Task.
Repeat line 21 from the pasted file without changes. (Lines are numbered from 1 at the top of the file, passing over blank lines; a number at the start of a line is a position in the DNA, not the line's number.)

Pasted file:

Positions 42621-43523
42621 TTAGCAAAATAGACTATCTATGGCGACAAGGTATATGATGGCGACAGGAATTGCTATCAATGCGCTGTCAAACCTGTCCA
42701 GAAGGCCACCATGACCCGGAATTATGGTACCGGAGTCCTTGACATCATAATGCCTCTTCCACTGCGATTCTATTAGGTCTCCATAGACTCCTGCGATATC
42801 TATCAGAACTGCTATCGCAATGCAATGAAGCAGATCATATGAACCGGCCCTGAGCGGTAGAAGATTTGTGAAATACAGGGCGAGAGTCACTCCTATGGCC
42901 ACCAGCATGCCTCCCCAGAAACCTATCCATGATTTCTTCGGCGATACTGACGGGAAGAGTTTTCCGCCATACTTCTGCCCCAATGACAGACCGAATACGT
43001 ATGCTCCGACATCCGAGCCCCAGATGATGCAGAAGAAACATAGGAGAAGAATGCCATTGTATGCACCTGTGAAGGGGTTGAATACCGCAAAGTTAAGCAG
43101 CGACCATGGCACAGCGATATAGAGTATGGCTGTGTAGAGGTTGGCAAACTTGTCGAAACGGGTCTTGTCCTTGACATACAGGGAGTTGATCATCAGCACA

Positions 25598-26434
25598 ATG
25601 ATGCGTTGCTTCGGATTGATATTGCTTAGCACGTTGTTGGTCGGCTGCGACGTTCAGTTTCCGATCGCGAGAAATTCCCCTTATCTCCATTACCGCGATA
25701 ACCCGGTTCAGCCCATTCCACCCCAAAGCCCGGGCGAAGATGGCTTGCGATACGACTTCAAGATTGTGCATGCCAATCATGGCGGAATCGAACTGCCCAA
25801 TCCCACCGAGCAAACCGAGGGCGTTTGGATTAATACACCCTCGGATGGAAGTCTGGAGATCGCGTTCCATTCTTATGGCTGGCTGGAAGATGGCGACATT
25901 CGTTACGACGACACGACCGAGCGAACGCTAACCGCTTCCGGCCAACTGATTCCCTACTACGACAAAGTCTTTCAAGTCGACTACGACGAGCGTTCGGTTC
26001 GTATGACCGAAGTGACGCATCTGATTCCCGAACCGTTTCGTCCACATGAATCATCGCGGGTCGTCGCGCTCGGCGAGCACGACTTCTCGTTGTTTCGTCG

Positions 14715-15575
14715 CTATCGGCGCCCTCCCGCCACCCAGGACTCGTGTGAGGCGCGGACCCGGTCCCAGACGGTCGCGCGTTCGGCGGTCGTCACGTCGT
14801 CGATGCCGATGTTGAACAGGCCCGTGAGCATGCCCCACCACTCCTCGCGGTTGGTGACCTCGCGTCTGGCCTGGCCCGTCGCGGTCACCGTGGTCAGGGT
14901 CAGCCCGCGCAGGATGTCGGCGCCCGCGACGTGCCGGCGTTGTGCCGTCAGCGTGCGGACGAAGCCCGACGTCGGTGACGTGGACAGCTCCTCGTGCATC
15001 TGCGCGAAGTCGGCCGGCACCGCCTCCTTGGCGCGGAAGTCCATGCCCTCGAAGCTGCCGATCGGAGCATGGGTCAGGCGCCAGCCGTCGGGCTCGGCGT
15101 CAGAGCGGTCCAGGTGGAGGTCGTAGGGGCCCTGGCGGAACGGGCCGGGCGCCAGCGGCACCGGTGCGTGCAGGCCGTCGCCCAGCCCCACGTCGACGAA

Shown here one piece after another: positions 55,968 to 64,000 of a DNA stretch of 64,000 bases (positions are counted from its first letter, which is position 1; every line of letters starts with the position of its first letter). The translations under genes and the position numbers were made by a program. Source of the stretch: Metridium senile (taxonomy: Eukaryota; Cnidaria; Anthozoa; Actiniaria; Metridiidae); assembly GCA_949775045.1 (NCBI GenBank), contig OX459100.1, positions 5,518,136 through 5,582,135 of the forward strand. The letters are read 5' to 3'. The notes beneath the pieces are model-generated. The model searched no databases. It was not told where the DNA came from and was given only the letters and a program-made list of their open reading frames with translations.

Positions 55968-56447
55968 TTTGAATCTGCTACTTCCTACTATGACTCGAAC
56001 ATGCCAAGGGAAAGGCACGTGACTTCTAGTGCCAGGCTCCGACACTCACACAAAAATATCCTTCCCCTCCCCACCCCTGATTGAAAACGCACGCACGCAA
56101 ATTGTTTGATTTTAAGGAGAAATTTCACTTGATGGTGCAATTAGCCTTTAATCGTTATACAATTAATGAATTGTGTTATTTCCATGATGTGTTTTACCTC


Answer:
Shown here one piece after another: positions 55,968 to 64,000 of a DNA stretch of 64,000 bases (positions are counted from its first letter, which is position 1; every line of letters starts with the position of its first letter). The translations under genes and the position numbers were made by a program. Source of the stretch: Metridium senile (taxonomy: Eukaryota; Cnidaria; Anthozoa; Actiniaria; Metridiidae); assembly GCA_949775045.1 (NCBI GenBank), contig OX459100.1, positions 5,518,136 through 5,582,135 of the forward strand. The letters are read 5' to 3'. The notes beneath the pieces are model-generated. The model searched no databases. It was not told where the DNA came from and was given only the letters and a program-made list of their open reading frames with translations.